- Marathon Level: The game makes races incredibly long to even start with long practice and qualification sessions depending on what you set it to. An average Career race at 100% time progression can take half-an-hour just for practice (then again that extra time can really help set up your car and pit strategy), a quarter hour for qualification and the main race being anywhere between ten and fifteen laps. Then you get to some of the specific endurance events such as the 3-Hour McLaren F1 Challenge that, even at 16% time progression or below, will still take half-an-hour. Then there's Endurance races that take up to twelve hours and then finally the 24 Hours of Le Mans that takes this trope Up to Eleven that puts you in a race for, well, twenty four hours.
- Mythology Gag: The Japan-only Perfect Edition comes with a DLC containing liveries based on Ridge Racer. Take note, this game was published by what was once Namco.
- Nintendo Hard: The go-karts, particularly if you are using a controller or keyboard. To understand, in real life, they have the acceleration of a corvette, the turning radius of a shopping cart, and the braking on an indy car. With a steering ration of 4:1-8:1 (that is 4 degrees of steering wheel turn to turn the wheels 1 degree) they are easy to cut the tires and cut in too fast. In real life the lack of power-steering makes up for this. Which obviously you don't have. There is a reason karts are popular for training wannabe racers in real life. If you can be successful with a shifter-kart, you can race almost anything. The Stockcars could also said to be hard on the rougher courses without TCS/ABS, thanks to their solid rear axle.
- Nitro Boost: Not using real nitrous compared to Shift but some cars such as the Formula A or McLaren P1 have what is known as a KERS (Kinetic-Energy-Recovery-System) that charges while braking (typically to a battery) and can be used to boost acceleration with limits being dependent on the vehicle used. The Formula A allows the KERS to be used for nine seconds per lap, the Formula B uses the charge all in one go per lap, the Le Mans prototypes and McLaren P1 use it automatically without input, etc.
- The McLaren P1 is different in that it's part of the car's hybrid design, the engine and braking is storing energy to the batteries for the motors that the car uses to boost acceleration, particularly where the engine might be behind such as turbo lag and gearshifts. This also pertains to the Porsche 918 Spyder and Ferrari LaFerrari hybrids added in the sequel. The biggest disadvantage is that the batteries drain faster than they can recharge, leaving you handicapped for the rest of the race once the electric motors run out of power.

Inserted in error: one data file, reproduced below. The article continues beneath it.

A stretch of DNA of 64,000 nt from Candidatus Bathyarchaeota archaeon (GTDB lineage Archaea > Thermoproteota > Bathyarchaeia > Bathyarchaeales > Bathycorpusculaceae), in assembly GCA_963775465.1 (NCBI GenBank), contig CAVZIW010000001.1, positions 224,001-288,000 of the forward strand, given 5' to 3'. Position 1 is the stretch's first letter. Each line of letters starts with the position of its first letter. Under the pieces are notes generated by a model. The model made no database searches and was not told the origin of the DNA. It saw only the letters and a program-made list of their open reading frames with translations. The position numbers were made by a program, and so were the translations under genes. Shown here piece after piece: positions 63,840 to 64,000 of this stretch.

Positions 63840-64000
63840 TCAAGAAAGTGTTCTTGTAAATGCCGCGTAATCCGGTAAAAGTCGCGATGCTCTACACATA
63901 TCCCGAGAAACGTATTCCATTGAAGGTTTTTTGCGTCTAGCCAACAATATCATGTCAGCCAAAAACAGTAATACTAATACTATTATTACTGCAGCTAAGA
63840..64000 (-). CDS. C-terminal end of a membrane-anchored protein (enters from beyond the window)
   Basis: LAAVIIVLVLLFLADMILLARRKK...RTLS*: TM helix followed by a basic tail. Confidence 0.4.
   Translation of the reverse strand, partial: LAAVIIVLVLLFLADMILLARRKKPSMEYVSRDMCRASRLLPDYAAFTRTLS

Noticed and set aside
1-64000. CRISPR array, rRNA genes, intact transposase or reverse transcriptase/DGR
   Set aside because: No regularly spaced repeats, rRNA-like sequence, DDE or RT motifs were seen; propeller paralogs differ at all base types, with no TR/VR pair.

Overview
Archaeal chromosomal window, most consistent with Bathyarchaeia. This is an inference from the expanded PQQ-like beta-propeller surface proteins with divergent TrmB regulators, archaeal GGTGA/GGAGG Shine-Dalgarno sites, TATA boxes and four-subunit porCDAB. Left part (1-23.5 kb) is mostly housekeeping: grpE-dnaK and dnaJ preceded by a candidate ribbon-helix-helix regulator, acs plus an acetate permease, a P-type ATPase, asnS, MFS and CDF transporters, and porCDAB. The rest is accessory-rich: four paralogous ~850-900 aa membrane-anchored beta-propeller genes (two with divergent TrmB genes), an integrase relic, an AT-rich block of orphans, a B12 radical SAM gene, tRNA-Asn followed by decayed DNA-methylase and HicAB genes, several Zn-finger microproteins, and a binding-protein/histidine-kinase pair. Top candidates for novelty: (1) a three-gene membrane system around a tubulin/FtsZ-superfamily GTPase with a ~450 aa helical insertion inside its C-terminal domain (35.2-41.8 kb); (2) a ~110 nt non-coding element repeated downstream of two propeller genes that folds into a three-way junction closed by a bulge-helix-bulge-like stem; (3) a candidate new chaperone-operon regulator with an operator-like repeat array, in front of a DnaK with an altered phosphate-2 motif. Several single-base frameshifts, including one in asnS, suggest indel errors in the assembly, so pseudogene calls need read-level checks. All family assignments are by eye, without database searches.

- The V12 Formula X car in the sequel has a KERS with a much larger battery bank and there is no imposed limit to how much can be used.
- One-Woman Wail: Present in the songs "Huayra", "Lux Aeterna", and "Spa 24 Hours".
- Original Character: A handful of LM Prototypes are specifically made for the game by its fanbase. These include the Marek and RWD cars.
- Removable Steering Wheel: A curious graphical option allows you to (visually) remove the wheel and driver hands in the first-person perspective, this is presumably for players using a steering wheel peripheral so they don't get "double-vision" from seeing the real-life wheel and the in-game wheel. Another neat feature is that if said wheel contains displays on it then it will still show up, just stationary.
- Subsystem Damage: When enabled, your car can sustain various forms of internal damage such as gearing down too fast, (subsequently) over-revving the engine, grinding the gears (should you be using a wheel with a clutch pedal), overheating the brakes, wearing down the tires, etc.
- Tuckerization/Creator Cameo: Various AI racers are named after SMS staff, deliberately crashing into one will net you an achievement in the first game. (It counts as a crash if it invalidates your lap time)